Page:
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Dominion Resources, Inc. (D)
March 04, 2013 10:00 am ET
Previous Statements by D
» Dominion Resources Management Discusses Q4 2012 Results - Earnings Call Transcript
» Dominion Resources Management Discusses Q3 2012 Results - Earnings Call Transcript
» Dominion Resources Management Discusses Q2 2012 Results - Earnings Call Transcript
Mark F. McGettrick - Chief Financial Officer and Executive Vice President
Gary L. Sypolt - Executive Vice President and President of DTI
Greg Gordon - ISI Group Inc., Research Division
Jonathan P. Arnold - Deutsche Bank AG, Research Division
Brian Chin - Citigroup Inc, Research Division
Dan Eggers - Crédit Suisse AG, Research Division
If everybody could take their seats, we'll get started. Good morning, morning, welcome. Thank you all for coming. Thanks those of you who are listening on our webcast to our analyst meeting. Before we get started, obligatory safe harbor statement that many of the statements we'll make today constitute forward-looking statements and suggest you consult our SEC documents for a list of the risks and factors that might cause our projections to differ from our current estimates.
We have a pretty full 2 hours for you today. First, we'll have Tom Farrell just going over our strategic plan and our outlook, followed by Mark McGettrick, who will go over the financial side of things, and hopefully, we'll have 30 minutes or more for questions. So at this time, I'll turn it over to our CEO, Tom Farrell.
Thomas F. Farrell
Good morning, everyone. Is there anybody out there? Good morning. Oh, good. Okay. Glad to have you all here. At Dominion, we don't start any meeting without talking about safety. It's our underlying value that drives all the rest of them. You can see here, this is the OSHA recordable rate, which means injuries that -- or accidents that happen in the workplace. It means that for every 200,000 man hours, there's less than 1 incident, which -- so you can see we've cut it down by 2/3 over that period. For your purposes, you may need to think about this or you should be thinking about this as a leading indicator of operational performance, not just across our company but across any utility company. So it's a fact that we think it's important for the safety of our employees. You should be thinking about it, I think, as an indication of operational excellence. Our company is the safest company in the southeast exchange, which is all the southeastern utilities. We ranked #1 in 2012, which is an indication that we're proud of this, we have a long way to go, our people work hard to pull this off.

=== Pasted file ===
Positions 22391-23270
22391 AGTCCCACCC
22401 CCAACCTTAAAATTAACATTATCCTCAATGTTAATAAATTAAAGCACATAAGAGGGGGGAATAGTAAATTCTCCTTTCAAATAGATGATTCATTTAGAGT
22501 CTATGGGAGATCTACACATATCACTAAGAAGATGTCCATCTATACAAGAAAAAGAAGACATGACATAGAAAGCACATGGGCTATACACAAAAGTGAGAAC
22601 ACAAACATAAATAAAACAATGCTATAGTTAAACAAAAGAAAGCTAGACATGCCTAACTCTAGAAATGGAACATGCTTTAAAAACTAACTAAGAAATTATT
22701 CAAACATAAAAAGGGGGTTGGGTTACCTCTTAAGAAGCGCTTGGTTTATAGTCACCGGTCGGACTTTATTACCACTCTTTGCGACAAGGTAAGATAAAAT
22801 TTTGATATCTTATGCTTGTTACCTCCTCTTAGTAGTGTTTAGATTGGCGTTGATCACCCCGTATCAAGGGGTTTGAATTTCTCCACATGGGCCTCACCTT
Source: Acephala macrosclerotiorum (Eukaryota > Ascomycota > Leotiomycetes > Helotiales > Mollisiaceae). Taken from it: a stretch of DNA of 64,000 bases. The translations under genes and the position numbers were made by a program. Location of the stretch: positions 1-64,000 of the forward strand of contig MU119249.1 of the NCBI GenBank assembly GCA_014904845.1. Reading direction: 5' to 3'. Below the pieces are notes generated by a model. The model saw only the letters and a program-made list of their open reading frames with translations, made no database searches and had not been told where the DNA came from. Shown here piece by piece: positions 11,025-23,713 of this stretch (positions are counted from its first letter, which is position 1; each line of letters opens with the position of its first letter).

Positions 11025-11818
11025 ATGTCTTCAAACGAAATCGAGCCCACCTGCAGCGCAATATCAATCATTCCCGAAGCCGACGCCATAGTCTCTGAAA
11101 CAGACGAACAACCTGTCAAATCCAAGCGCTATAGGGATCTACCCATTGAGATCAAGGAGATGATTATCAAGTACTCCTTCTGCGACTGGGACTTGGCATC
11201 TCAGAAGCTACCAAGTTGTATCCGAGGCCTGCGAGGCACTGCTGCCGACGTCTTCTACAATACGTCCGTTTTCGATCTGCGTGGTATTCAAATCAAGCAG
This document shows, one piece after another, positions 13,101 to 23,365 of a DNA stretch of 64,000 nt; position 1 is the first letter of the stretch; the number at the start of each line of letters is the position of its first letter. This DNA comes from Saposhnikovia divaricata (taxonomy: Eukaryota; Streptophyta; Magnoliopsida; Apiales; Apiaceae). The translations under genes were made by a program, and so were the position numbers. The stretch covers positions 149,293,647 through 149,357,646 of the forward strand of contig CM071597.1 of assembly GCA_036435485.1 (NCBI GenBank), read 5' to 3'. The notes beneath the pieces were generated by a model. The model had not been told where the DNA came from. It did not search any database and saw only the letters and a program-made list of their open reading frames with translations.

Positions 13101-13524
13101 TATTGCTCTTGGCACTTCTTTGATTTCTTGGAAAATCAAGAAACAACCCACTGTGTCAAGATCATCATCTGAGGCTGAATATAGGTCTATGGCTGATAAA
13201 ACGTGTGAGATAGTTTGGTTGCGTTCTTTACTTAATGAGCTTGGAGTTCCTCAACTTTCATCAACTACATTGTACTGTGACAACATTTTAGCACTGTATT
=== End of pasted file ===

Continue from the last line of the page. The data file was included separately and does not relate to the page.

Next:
Okay. Dominion strategy. Before we took you -- take you through the growth plan, we thought it would be useful to show you how we got where we are, talk about why we got where we are, and maybe give you some insight into where we're going from here. So we started 2006 with this story and -- because this is when we started changing our business model.
At this point, you can see here we were about 55% unregulated, and that was going to drive itself closer to 70% unregulated over the next couple of years. We were sitting looking forward. And remember, this was post-Katrina, near the heights of the post-Katrina commodity markets. Gas prices were high, electric prices were high in our merchant business, we had a very large and growing E&P segment. We had some big finds in the Gulf of Mexico. Remember -- may remember the name Devil's Tower, that we're going to be coming online in the near future and that looked good. This was at the height of our merchant power business, over 10,000 megawatts spread from New England through the Midwest. Prices were at high and they were growing. And our earnings from the unregulated businesses are -- we're going to continue to grow, and that's where all of our growth was going to come from. Our regulated businesses were not growing very much at all.
And as we looked at this, we said, "Is this really the right mix for heading forward?" One of the things was, it puts strains on our credit ratings, our liquidity needs were high. We hadn't been able to raise our dividend in, literally, a decade. So we look out [ph], and the next thing we were looking at is by 2010, even our Virginia Power generation would be considered unregulated. We had the deregulation in Virginia at this point and we had a price cap until 2010 and then we would've gone to market, and there had been a lot of political froth going on about deregulation, it was beginning to push back, it was beginning to come. In the mid part of that -- of the last decade, you may remember Constellation, that problem where gas' and electric's rates went up 70% in 1 day. Note -- nothing they've done, it was their price cap came out and we still had post-Katrina levels. So our stock was growing, I mean, our earnings were growing in the unregulated space and we weren't sure that's where we wanted to be.
This is how the market viewed our earnings. We had about a 12% discount on our P/E ratio to our peer group. So we looked at this, we decided we can either stick with the status quo, we can double down and try to get more unregulated earnings, buy another E&P business or more merchant power plants. Some people decided to go further into deregulation at this stage. Or we could go in -- exactly the opposite direction, which is to go far more regulated. And to do that, there's a couple ways to do that, you can either grow your regulated businesses or you can shrink your unregulated businesses or you can do both. We chose the latter, we chose to do both and to go in a far more regulated direction.